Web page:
He played upon Harvath’s emotions—particularly his sense of duty. He used guilt, leveraging their father-and-son-like bond. He even tried to shame Scot, suggesting that he owed it to the family he was starting to stay home and to limit going overseas.

That last attempt was particularly egregious. Harvath was dating a woman whom he was very much in love with and she had a little boy. It was the perfect, ready-made family, especially for a man who had spent the better part of his adult life kicking in doors and shooting bad guys in the head. To drag them into this discussion showed him how desperate and even how fearful Carlton was of the future. Not only the future of his business, but more important, the future of the country.

Out of his love for Carlton, or the Old Man, as Harvath affectionately referred to him, he agreed to a compromise. Harvath would keep one foot in the field and one foot in the office. To do that, though, he insisted Carlton hire a full-time Director.

After a lengthy meeting in the Oval Office with the President and the Director of Central Intelligence, approval was given to hire Lydia Ryan.

Up until that point, she had been Deputy Director at the CIA. The President had handpicked her, and her boss, to clear out the deadwood at the Agency, streamline it, and get it aggressively back in the fight.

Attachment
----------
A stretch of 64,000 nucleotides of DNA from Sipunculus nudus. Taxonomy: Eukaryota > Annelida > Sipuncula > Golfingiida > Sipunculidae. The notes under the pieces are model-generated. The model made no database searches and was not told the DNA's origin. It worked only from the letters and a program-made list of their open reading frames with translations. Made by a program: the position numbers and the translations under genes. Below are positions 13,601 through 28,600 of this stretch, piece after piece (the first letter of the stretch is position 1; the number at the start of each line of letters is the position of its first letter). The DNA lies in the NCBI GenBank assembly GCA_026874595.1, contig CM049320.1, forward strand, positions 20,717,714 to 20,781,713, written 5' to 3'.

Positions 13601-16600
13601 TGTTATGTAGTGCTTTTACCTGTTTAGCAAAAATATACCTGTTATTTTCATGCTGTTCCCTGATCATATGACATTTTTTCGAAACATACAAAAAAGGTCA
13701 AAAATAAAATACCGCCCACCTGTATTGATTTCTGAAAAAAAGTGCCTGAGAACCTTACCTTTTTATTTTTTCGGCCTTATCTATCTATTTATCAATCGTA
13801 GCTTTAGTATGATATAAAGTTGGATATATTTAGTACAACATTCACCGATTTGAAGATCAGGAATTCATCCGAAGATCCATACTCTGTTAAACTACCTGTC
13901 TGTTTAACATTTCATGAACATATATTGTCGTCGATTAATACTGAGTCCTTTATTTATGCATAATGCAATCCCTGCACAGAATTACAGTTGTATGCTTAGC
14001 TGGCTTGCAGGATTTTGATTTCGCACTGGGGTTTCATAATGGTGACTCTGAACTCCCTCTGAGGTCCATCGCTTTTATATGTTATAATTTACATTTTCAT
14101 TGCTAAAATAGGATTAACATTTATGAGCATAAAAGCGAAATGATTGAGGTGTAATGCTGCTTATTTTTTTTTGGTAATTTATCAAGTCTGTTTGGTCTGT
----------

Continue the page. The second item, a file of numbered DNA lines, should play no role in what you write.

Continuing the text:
It was a Herculean task—akin to cleaning out the Augean Stables—and they soon realized it would take far longer than any of them ever anticipated. Entrenched bureaucracy needed to be torn out, root and branch. The most difficult part of tearing it out was that it fought like hell every step of the way.

While the Director tried to rescue the CIA, Ryan came over to helm The Carlton Group. It would function as a lifeboat of sorts—a place where critical operations that couldn’t be handled by Langley, would quietly be carried out until the Agency could be rehabilitated.

A handsome New Englander with a prominent chin and silver hair, Carlton had been a legend in the intelligence business—the spymaster’s spymaster. He was brilliant. To have his mind taken from him was the cruelest twist of all.

It robbed the nation of one of its greatest treasures. He literally knew where all the bodies were buried—names, dates, accounts, passwords, places, times, who had screwed whom, who owed whom. . . . He was a walking encyclopedia of global espionage information and it was all slipping away—quickly.

Harvath and Ryan were in a race against time, harvesting what they could. They took turns visiting with him, never knowing when Carlton would have enough energy or lucidity.